Although the Corinthian Christians were not lacking in gifts, yet they were looked upon as fleshly and unspiritual by the apostle Paul (see 1 Corinthians 1:5-7 and 3:1-3). A believer who has many gifts is therefore not necessarily one who is spiritual. In fact, a believer who is lacking in godly character but yet has many gifts is often affected by spiritual pride and a lack of discernment. Such a person tends to contribute to dissension and disorder amongst the brethren, instead of edification.

In 2 Peter 1:8, Peter made mention of these virtues as increasing. It is not something stagnant; it is dynamic and growing. There are various depths that we can grow into and experience by God's grace. And if this is so in our lives, then we can ensure that we will not end up useless and unfruitful in our Christian lives. If these qualities and virtues are to increase and to grow, it will imply that the process of character building is to be a continual process; we are to add on to our faith an increasing measure of godliness and all other virtues continually.

In 2 Peter 1:10, Peter wrote, "Wherefore the rather, brethren, give diligence to make your calling and election sure: for if ye do these things, ye shall never fall".  Here we see another aspect of the practical steps needed. The wholesome outworking of our faith involves practicing all these virtues in our lives daily and in increasing measure. However, it is God who gives the resources and it is He who promises and enables us through the Lord Jesus Christ. All that we need for this outworking are found in God's provision and promises given to us in His Son! (see 2 Peter 1:3-4). So God's calling for us is not something unattainable; it is feasible and He has ensured that we have all the resources and promises necessary to reach our goal.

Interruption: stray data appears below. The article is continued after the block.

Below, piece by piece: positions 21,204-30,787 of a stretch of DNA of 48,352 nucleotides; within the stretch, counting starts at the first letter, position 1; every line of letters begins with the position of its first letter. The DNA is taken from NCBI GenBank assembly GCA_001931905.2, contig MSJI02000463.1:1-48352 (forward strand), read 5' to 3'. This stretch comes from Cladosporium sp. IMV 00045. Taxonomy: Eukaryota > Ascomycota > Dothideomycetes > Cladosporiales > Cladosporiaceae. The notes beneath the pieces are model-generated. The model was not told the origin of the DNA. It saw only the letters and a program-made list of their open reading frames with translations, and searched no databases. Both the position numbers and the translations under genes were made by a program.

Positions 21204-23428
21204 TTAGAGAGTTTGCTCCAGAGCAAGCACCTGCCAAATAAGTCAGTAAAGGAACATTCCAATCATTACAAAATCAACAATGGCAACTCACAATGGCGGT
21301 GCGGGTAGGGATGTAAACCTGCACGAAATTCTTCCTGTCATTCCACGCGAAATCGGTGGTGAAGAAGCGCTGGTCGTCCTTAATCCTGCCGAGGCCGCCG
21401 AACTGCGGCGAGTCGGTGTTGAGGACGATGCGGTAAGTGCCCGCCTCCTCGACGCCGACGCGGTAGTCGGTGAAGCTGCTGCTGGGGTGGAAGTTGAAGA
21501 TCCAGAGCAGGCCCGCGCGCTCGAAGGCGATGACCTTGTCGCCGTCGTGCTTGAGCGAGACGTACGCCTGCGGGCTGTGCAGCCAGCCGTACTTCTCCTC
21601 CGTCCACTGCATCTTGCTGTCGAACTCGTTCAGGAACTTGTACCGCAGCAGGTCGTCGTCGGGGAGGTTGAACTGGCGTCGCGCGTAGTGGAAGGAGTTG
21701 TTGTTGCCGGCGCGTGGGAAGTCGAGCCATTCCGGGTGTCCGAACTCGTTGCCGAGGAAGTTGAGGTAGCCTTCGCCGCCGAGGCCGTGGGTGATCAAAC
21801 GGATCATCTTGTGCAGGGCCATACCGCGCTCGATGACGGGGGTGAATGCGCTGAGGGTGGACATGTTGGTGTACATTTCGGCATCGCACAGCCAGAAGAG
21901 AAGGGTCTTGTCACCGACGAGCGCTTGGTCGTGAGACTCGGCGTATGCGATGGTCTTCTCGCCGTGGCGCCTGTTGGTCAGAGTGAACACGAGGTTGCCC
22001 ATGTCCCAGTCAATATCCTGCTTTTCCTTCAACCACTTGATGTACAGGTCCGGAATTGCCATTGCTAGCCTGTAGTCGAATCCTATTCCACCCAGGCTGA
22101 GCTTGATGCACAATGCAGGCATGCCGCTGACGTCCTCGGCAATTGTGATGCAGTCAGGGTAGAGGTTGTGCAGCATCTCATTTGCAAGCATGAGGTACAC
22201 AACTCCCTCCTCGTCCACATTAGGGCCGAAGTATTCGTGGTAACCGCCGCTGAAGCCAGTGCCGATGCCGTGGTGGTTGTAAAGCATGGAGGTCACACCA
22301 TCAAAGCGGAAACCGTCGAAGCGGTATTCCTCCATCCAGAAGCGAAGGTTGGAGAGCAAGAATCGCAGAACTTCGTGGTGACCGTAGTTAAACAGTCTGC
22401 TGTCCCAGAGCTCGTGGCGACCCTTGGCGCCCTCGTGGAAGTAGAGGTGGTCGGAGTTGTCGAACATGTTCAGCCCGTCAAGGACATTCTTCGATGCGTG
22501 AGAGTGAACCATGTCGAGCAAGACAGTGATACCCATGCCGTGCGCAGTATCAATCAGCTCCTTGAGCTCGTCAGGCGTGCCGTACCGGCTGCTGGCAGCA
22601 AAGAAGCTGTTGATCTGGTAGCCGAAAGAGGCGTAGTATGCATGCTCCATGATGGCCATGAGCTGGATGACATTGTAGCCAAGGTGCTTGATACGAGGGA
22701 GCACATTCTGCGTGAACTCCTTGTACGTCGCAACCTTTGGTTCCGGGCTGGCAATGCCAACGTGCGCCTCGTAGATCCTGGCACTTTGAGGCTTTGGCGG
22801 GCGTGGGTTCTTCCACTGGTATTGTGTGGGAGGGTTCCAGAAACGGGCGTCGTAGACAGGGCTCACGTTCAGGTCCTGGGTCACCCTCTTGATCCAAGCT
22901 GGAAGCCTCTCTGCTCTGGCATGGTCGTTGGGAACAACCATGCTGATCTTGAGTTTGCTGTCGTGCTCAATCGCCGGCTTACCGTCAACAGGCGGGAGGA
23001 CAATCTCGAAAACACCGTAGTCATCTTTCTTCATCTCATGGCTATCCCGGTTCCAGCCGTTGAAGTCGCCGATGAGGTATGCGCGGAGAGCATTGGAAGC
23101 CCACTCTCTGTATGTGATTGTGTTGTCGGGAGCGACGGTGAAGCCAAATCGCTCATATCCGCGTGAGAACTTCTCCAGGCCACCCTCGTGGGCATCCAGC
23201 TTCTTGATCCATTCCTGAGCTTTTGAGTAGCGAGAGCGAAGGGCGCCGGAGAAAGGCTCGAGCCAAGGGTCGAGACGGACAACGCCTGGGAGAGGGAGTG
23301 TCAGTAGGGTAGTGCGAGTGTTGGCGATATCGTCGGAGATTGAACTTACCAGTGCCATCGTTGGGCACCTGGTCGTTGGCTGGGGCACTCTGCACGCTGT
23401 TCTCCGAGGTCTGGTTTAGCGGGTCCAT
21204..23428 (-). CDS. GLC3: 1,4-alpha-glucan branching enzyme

Having said that, it does not mean that the process is going to be easy and painless. In fact, it is a long and painful process involving God's dealings with the direction, desires and state of the heart and the inner being. For God's children to be like the Lord in character and nature, it would mean that all characteristics that are apart from God and contrary to God's ways ought to be removed. The removal of these would involve the willingness to allow God to mould us, to correct us and to deal with ugly and fleshly traits in our lives. And certainly, this can be something very difficult and painful to bear. 

However, if we make progress in this, it would mean less and less of "I", "me" and "myself", and more and more of "God", "His ways", "His desires" and "His Life". Increasingly, we would become more and more partakers of the divine nature. What is manifested then would be a life of purity, holiness and godliness.

In practical terms, what would this involve? Firstly, there should be a willingness to apply and to work out what the Lord reveals to us, whether it be through the Scriptures, through brothers and sisters in the Lord, or through other means which God may be pleased to employ to speak to us. There must be the honesty and openness to accept the truths about ourselves and about deficiencies in our lives. It is only when we act upon what God desires that we make progress in the process of character molding and transformation.